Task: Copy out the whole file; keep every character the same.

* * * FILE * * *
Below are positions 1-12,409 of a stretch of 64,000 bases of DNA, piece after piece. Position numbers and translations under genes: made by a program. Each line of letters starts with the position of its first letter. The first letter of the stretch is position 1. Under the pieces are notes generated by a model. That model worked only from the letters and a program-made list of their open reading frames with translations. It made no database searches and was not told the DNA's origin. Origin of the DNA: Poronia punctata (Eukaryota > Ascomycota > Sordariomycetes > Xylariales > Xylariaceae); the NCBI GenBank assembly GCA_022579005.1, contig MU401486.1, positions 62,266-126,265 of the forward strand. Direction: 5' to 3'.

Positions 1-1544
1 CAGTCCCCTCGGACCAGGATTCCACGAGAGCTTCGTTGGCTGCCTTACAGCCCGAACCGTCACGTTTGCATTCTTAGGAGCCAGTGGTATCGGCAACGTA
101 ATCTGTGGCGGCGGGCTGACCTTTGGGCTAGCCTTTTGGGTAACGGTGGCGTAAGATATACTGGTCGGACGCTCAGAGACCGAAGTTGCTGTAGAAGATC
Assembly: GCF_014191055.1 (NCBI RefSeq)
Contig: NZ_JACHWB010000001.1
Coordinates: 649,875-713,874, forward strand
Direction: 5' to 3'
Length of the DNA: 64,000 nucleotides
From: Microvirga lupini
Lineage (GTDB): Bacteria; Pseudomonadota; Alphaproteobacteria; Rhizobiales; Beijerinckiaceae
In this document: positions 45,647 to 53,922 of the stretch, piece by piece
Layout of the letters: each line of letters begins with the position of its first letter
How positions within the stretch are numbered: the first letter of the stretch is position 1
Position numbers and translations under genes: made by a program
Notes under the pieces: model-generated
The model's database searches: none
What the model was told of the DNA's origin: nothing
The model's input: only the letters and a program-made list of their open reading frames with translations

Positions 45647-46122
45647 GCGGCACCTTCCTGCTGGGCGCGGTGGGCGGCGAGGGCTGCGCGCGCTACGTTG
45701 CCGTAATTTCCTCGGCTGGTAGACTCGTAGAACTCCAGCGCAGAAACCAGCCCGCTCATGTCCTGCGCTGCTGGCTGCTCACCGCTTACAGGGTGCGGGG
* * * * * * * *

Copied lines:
Below are positions 1-12,409 of a stretch of 64,000 bases of DNA, piece after piece. Position numbers and translations under genes: made by a program. Each line of letters starts with the position of its first letter. The first letter of the stretch is position 1. Under the pieces are notes generated by a model. That model worked only from the letters and a program-made list of their open reading frames with translations. It made no database searches and was not told the DNA's origin. Origin of the DNA: Poronia punctata (Eukaryota > Ascomycota > Sordariomycetes > Xylariales > Xylariaceae); the NCBI GenBank assembly GCA_022579005.1, contig MU401486.1, positions 62,266-126,265 of the forward strand. Direction: 5' to 3'.

Positions 1-1544
1 CAGTCCCCTCGGACCAGGATTCCACGAGAGCTTCGTTGGCTGCCTTACAGCCCGAACCGTCACGTTTGCATTCTTAGGAGCCAGTGGTATCGGCAACGTA
101 ATCTGTGGCGGCGGGCTGACCTTTGGGCTAGCCTTTTGGGTAACGGTGGCGTAAGATATACTGGTCGGACGCTCAGAGACCGAAGTTGCTGTAGAAGATC
Assembly: GCF_014191055.1 (NCBI RefSeq)
Contig: NZ_JACHWB010000001.1
Coordinates: 649,875-713,874, forward strand
Direction: 5' to 3'
Length of the DNA: 64,000 nucleotides
From: Microvirga lupini
Lineage (GTDB): Bacteria; Pseudomonadota; Alphaproteobacteria; Rhizobiales; Beijerinckiaceae
In this document: positions 45,647 to 53,922 of the stretch, piece by piece
Layout of the letters: each line of letters begins with the position of its first letter
How positions within the stretch are numbered: the first letter of the stretch is position 1
Position numbers and translations under genes: made by a program
Notes under the pieces: model-generated
The model's database searches: none
What the model was told of the DNA's origin: nothing
The model's input: only the letters and a program-made list of their open reading frames with translations

Positions 45647-46122
45647 GCGGCACCTTCCTGCTGGGCGCGGTGGGCGGCGAGGGCTGCGCGCGCTACGTTG
45701 CCGTAATTTCCTCGGCTGGTAGACTCGTAGAACTCCAGCGCAGAAACCAGCCCGCTCATGTCCTGCGCTGCTGGCTGCTCACCGCTTACAGGGTGCGGGG